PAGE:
Transistor Nintendo Switch Review
Supergiant’s stylised cyberpunk world looks gorgeous on the Switch.
Since the release of debut game Bastion, developers Supergiant Games have become known for their painterly aesthetics and unique gameplay twists. Yet while we wait for the successor to Bastion and Pyre, Switch owners can enjoy this release of the company’s second game, Transistor.
Originally released back in 2014, Transistor thrives on its intriguing combat, which blends real-time and turn-based strategy. Different attacks can be mapped to any of the face buttons and used to directly hurt enemies, but with a click of a trigger the action pauses to allow a moment of reflection. Attacks and movement can then be queued up and released, though you’ll be vulnerable until you’ve had a chance to recharge.
There’s a huge amount of strategy here: knowing when to attack and when to retreat, when to pause, and how much of your action bar to use at once. Positioning is important on the isometric battlefield, and with a variety of close-up and ranged attacks there are plenty of options.
Customisation is important too. Attacks, known as Functions, have multiple uses. Assigned to a button, they’re used to deal damage, but they can also be attached to others for secondary effects, or equipped as a persistent passive effect. Levelling up opens more Functions, more slots and more options. You can even customise Limiters that handicap you but increase experience gained. Despite this being a relatively short game, combat provides welcome complexity that is slowly explained and never overwhelming. It’s a smart and compact system that gets a lot of mileage out of minimal ideas.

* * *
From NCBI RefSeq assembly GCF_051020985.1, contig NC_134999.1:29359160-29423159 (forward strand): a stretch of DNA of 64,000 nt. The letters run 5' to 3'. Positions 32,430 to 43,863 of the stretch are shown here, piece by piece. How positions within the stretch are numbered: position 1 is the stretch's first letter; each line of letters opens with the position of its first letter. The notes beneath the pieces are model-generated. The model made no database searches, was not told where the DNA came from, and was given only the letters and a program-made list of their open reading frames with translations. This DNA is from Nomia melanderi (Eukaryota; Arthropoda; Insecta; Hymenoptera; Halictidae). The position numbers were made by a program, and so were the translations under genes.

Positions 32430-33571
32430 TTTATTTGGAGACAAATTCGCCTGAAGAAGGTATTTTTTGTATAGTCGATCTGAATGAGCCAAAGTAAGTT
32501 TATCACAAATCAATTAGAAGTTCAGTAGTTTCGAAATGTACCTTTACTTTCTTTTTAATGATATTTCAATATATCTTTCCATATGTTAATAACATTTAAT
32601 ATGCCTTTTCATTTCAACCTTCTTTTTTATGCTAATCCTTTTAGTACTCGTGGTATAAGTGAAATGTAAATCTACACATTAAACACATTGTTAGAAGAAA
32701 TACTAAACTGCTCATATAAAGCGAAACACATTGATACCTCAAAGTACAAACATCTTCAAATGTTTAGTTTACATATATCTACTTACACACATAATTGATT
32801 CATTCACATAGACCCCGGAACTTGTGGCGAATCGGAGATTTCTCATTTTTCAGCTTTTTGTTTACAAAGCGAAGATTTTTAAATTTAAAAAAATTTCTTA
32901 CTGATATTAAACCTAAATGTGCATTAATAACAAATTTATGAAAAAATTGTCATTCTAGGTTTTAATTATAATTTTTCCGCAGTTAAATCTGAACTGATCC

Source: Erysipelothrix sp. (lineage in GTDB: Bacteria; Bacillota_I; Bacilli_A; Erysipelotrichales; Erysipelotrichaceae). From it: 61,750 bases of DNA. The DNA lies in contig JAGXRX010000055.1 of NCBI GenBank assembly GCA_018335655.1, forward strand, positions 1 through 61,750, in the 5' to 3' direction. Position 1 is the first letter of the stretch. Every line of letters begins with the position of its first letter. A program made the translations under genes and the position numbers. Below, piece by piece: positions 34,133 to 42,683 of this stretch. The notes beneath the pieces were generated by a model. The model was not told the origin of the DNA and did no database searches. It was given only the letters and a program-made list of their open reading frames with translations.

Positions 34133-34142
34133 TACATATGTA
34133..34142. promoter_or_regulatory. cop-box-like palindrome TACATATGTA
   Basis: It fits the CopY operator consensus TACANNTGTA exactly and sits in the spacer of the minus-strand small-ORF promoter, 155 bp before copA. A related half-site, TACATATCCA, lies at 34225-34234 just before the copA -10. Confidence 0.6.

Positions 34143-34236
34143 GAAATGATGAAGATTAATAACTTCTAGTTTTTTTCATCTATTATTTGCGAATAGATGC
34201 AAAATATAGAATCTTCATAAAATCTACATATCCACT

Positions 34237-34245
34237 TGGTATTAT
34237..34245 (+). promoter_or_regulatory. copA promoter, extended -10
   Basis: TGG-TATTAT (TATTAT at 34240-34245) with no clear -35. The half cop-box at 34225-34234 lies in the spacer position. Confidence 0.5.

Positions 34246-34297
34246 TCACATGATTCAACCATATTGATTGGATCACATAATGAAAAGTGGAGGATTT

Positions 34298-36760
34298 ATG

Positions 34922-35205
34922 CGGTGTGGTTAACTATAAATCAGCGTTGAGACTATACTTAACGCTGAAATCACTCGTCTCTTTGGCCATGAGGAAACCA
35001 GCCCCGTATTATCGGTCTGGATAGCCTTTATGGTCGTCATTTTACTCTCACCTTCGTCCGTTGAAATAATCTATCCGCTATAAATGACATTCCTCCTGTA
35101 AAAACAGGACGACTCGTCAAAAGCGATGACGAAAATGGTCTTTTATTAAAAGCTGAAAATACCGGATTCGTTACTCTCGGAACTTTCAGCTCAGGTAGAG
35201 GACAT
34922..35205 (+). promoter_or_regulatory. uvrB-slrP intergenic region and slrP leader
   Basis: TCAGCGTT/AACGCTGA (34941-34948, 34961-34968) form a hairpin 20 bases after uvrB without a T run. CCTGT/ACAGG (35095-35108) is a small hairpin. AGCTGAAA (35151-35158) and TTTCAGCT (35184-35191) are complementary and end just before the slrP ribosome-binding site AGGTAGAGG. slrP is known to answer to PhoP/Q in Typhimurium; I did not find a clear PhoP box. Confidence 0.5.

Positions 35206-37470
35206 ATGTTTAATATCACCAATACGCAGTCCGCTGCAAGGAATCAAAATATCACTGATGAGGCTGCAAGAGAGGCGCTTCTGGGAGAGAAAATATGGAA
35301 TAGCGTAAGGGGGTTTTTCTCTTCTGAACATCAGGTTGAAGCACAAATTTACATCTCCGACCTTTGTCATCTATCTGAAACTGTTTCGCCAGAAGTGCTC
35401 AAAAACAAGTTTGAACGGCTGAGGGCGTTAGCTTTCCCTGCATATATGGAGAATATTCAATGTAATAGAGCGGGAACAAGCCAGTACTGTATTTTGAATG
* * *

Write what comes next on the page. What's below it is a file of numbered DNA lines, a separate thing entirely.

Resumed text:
The narrative, too, slowly unfurls with subtlety. It begins with a death, triggering a series of events in which Red, a celebrated singer in the futuristic metropolis of Cloudburst, wields a sword-like weapon (the titular Transistor) against robot enemies sweeping the city. Elements of noir are given a fresh twist – from the mysteries of the plot, to the near constant chatter from the voice of your lover monologuing while trapped in your sword. Yes, it’s pretty bizarre – the Functions you collect are actually the personas of citizens, abilities reflecting their personalities.
It’s easy to get drawn into the plot, though it ultimately falls on familiar cyber-punk neo-noir conventions: evil corporations, megalomaniac villains, and downbeat twists. At times it falls a little flat, swallowed by its own ambiguity.
That’s forgivable, though, when the presentation oozes this much style, in its mix of art deco and futuristic design. Neon lit deserted streets become slowly washed out, cutscenes are beautifully rendered in watercolour comic style, and the music – a blend of sultry jazz, pulsing electronica and wailing guitars – adds to the evocative tone. It’s all wrapped up in computerised imagery: glitchy effects, small descriptions given to key elements of the world, the way Functions link together like lines of code.
It’s the tiny details that really set the mood, though. The backdrops are visually stunning and meticulously crafted, while tiny particle effects and glittering lighting add polish. And despite being mute, Red is given plenty of personality. Her heavy weapon sparks as she drags it along the ground and heftily swings it during combat, and she’s even given the ability to hum or flourish – both incidental moves with no real purpose beyond giving life to the character.
Beyond the occasional frame rate dip, it all runs smoothly on the Switch, though the gorgeous world demands to be seen on a big TV screen. It might be short, but Transistor is compact and dense, even if its gameplay has more depth than its story.
[Reviewed on Nintendo Switch]